MISSION: Southwest Research and Information Center is a multi-cultural organization working to promote the health of people and communities, protect natural resources, ensure citizen participation, and secure environmental and social justice now and for future generations
By Patricia Nelson Limerick
The passage of time can take a toll on such a state of cheer. A quarter century into this line of work, and the phrase burn out becomes a scary one. What if this whole business of planning lectures, giving assignments, grading papers, answering questions evolved into tedious, dreary routine?
If this semester is any sign, tedium and dreariness will have to wait a while to get their chance at me. A program for students of outstanding academic merit needed a course that would involve every imaginable discipline. A natural scientist and I would team-teach it. But where would we find this inclusive, unbounded topic, capable of catching young people by surprise and showing them unexpected connections among very different ways of studying the world?
One of the compelling questions swirling around our classroom this semester has been: Will Western water bring us together or drive us apart?
Consider two equally persuasive answers to that question:
Examples from history support both propositions. Case studies of conflict are abundant: Western history is well--supplied with water disputes leading to physical threats, and to bitter and prolonged lawsuits. And, when the claims for Pueblo Indian water rights run head on into Hispano water rights, as they did in the famed Aamodt case, the dream of the "solidarity of the oppressed" becomes thin and worn.
And yet case studies of collaboration are also abundant. Rituals and religious belief led Pueblo Indian people to treat water and the forces of the universe that made rain with respect and care. If something thing went wrong with the way people treated each other, disharmony brought the penalty of drought. Reasons for getting along were self-evident, and urgent.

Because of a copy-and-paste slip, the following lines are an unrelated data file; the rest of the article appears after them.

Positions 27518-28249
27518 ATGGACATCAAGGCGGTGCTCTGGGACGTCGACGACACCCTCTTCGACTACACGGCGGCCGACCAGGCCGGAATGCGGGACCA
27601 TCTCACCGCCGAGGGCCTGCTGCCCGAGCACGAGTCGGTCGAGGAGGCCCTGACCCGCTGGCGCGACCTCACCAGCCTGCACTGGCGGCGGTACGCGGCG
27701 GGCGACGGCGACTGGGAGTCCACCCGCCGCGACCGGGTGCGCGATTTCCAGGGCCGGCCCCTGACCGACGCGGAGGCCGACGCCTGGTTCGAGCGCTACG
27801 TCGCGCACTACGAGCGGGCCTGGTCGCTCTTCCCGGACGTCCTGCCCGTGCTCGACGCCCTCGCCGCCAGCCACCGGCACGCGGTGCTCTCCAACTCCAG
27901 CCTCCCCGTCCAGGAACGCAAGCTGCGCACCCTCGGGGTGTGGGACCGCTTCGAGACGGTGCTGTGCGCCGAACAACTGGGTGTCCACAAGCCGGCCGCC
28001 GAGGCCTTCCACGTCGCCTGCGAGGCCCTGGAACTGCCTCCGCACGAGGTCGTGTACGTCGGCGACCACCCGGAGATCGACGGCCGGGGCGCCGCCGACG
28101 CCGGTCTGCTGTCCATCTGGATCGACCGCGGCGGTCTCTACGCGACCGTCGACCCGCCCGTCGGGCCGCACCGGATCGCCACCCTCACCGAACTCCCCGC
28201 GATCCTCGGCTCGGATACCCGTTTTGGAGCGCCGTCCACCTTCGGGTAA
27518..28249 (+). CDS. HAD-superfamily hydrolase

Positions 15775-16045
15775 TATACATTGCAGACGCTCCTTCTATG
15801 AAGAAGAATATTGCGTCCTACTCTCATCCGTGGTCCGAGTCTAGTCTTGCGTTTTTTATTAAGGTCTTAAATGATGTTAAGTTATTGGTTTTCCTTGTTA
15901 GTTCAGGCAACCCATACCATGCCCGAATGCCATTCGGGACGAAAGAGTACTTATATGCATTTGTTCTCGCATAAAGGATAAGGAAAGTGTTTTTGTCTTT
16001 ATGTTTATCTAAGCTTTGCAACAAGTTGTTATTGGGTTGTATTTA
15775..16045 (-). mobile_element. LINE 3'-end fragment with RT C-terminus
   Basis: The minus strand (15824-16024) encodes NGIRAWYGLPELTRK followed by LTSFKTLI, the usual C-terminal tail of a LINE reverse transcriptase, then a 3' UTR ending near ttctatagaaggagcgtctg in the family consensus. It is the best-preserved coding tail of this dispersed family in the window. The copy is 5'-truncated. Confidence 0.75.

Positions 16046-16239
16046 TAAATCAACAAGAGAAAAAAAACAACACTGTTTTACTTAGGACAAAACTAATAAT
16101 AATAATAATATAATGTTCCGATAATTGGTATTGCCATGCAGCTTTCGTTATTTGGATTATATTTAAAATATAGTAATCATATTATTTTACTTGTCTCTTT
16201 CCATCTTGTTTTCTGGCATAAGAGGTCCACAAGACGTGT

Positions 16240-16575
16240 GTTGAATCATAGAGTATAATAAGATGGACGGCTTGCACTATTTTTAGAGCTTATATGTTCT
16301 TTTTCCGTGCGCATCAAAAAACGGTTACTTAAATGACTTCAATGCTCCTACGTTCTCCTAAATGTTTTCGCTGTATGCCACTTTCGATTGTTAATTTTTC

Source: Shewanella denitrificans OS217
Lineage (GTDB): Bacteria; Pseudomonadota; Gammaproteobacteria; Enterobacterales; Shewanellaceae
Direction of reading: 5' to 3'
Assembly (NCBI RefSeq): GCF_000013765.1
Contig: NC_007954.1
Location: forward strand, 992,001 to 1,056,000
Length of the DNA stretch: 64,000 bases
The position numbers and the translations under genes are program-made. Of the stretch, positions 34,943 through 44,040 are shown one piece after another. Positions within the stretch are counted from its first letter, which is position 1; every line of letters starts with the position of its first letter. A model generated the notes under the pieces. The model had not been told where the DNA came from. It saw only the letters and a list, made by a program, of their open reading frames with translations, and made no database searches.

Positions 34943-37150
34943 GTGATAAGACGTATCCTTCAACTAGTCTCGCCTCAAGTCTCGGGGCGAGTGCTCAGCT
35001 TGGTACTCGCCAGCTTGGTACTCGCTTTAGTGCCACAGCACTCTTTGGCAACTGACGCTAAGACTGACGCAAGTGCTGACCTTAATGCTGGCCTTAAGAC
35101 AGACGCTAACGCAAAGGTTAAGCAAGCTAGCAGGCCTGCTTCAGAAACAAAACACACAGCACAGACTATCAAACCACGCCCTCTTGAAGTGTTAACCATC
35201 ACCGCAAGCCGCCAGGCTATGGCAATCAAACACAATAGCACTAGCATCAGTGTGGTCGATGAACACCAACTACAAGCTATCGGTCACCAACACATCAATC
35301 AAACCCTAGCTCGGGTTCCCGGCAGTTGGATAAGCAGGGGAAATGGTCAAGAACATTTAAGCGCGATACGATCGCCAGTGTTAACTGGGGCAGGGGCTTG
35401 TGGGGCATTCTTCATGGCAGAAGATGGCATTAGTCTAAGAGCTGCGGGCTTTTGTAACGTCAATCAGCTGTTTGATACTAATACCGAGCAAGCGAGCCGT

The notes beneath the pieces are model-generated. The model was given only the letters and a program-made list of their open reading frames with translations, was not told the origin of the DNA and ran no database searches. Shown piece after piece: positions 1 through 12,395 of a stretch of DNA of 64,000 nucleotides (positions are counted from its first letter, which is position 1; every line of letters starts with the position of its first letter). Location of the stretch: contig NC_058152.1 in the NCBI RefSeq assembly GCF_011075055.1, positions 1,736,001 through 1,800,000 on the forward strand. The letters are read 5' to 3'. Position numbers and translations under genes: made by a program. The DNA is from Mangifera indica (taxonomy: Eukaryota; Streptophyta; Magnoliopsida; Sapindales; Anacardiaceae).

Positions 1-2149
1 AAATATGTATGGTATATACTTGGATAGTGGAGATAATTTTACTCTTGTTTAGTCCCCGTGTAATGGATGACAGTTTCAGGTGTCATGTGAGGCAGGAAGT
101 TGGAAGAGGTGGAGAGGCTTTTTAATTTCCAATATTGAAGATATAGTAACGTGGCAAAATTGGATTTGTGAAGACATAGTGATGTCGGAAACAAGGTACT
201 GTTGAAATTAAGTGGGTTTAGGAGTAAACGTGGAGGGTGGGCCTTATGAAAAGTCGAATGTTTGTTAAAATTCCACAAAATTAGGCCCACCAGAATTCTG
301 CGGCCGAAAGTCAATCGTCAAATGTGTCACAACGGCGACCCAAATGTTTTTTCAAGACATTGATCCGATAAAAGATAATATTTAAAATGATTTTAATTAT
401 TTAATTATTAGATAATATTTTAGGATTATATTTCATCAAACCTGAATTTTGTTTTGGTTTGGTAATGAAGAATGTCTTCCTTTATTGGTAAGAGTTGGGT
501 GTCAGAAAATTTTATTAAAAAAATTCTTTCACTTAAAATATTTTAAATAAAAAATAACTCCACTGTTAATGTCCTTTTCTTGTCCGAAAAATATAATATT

Non-Indians have also recognized the appeal of negotiated peace over direct conflict. The law of colonial Spain recognized community well-being as a goal of water allocation. Anglo-American miners and farmers used prior appropriation as a way to contain endless conflict over limited supplies of water. Perhaps most strikingly, out of a recognition of the crucial role of water in their lives, Mormons in Utah accepted Church authority to assign and secure individual rights to water.
These examples notwithstanding, the decisions about use of an over-allocated Southwestern water supply unmistakably offer a great opportunity for a fight. With lower rainfall and higher evaporation rates, the Interior West's comparative scarcity in water supply imposes one rule for human enterprise: seemingly unlimited demands must contend and compete for a limited resource. The basic question "How shall we allocate the region's water?" presents an enormous challenge to our ingenuity as well as to our commitment to justice and equity.